I got to see their current production, “Fool’s Paradise” on opening night thanks to a little bit of luck. My wife and I just happened to be in the neighborhood, but didn’t have reservations. Thanks to a last minute cancellation we were able to get in. As usual, I knew a few folks in the cast, and was grateful for the opportunity to be able to see and support them in this show.

“Fool’s Paradise” is a British farce from the pen of Peter Coke, a veteran of British entertainment. It is pretty much standard in its construction: eccentric characters, implausible situations, desperate circumstances and a finale where all ends happily after all. It is not a remarkable script, (the plot involving some bequeathed Emeralds being sold to save the day is irrelevant) but it is a sturdy one (albeit a bit long with three acts). I must also say it is very (er, make that “veddy”) British with a few jokes, references and slang that only a native Briton will understand. The comedy in this script isn’t driven by punch lines and jokes as much as it is by the eccentricities and interactions of the characters.

Director Michael Campion (a native Londoner in days of yore) brought as much true English flavor to this production as he could. The entire play takes place in one room and the set was the best designed, decorated and built I’ve ever seen at Polk Street. I was quite impressed at the detail of both the set decorations and the way the walls of the room were convoluted to give the impression of a much larger space. The view out the window onstage was exquisite (and the lighting of it was perfect as well).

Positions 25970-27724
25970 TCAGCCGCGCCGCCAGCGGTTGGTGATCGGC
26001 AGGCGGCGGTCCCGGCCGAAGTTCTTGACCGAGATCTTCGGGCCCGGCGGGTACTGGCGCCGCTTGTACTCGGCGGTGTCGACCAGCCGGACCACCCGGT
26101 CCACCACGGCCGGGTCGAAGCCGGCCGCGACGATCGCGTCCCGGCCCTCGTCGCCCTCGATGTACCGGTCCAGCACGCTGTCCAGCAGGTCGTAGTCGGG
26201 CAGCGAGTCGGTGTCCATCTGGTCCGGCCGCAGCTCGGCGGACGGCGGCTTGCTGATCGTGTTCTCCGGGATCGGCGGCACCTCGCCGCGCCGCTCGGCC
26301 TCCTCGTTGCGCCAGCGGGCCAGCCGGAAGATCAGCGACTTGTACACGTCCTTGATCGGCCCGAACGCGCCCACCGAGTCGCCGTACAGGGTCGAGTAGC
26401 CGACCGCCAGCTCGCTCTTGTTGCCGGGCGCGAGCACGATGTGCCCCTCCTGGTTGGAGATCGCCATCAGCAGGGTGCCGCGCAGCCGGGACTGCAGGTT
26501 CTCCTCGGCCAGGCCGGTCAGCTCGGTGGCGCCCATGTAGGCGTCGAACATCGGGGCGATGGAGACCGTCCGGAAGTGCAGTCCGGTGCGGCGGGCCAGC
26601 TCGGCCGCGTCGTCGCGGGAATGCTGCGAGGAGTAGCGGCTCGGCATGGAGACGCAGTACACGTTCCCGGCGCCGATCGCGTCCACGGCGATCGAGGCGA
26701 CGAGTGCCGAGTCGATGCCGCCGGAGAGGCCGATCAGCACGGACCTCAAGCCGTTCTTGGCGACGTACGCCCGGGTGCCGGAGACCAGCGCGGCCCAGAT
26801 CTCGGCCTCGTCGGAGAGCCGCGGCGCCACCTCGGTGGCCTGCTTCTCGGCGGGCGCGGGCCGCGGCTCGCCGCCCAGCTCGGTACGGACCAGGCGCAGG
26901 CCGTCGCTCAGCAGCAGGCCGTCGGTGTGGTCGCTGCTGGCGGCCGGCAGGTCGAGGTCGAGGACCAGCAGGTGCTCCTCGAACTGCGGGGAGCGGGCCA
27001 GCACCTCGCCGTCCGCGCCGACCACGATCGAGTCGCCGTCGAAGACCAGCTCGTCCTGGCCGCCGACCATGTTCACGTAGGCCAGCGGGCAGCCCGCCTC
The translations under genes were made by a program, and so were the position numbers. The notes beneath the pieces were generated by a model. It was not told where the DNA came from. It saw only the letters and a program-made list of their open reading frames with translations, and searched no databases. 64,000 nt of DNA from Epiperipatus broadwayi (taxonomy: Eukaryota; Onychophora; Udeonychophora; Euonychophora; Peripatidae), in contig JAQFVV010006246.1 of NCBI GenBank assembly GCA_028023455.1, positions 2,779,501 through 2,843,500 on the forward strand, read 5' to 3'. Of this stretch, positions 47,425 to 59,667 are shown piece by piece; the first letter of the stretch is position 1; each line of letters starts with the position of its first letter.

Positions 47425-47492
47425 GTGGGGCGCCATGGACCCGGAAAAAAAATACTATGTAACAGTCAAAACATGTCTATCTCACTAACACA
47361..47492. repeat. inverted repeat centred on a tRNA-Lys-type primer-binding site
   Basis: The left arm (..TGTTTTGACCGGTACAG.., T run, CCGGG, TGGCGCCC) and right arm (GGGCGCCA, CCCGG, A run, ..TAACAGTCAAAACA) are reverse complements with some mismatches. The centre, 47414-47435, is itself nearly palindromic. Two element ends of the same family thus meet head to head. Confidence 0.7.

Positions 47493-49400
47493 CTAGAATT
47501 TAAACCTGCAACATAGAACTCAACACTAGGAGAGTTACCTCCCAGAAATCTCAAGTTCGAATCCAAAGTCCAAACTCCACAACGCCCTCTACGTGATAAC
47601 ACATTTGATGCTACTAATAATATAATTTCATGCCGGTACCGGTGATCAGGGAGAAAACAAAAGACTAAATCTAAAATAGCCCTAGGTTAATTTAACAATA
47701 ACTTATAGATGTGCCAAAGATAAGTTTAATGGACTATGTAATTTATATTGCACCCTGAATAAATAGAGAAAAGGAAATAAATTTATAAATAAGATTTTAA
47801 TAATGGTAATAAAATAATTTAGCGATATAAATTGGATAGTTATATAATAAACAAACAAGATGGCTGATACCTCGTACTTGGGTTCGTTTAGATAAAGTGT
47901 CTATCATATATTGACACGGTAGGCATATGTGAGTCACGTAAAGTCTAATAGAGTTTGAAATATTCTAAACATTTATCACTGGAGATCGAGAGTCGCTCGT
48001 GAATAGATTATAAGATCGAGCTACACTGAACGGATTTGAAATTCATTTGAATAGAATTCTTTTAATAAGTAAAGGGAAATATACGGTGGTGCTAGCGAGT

The cast of this show is comprised of 8 people (a veritable crowd on Polk Street’s tiny stage) who made up one of the stronger ensembles seen on this stage in a while. While their accents were occasionally fleeting and inconsistent, their sense of fun never flagged. Although I prefer my British farce with more energy and a quicker pace, the audience seemed to take well to the somewhat slower tempo of this production. Diane Hail as the ancient housemaid, Rose, virtually stole the show! However she had a lot of competition from the likes of Murray Sarkin as the Hungarian hustler Julius Claxton, Anita Stratton as worrisome Catherine Hayling, and Carolann Peoples as former actress Jane Hayling. The supporting roles featured some strong performances from Roger Albelo as the future groom Philip Hayling, Suzanne Caglar as the sweet ingénue Susan Dawson, Annie Jefferson as the glamorous Fiona Renshaw and especially Mary Nimsgren as the germ-a-phobe Brigette Blair. Occasional lapses in accent and a minor “going up” on lines is something I can overlook because the affected actors got back on track smoothly, quickly and never broke character!

“Fool’s Paradise” is a prime example of what community theatre is all about: folks who love theatre (but don’t do it for a living), having fun putting on a show. Even if the audience doesn’t get all the jokes, they definitely get the fun and share in the joy of live theatre.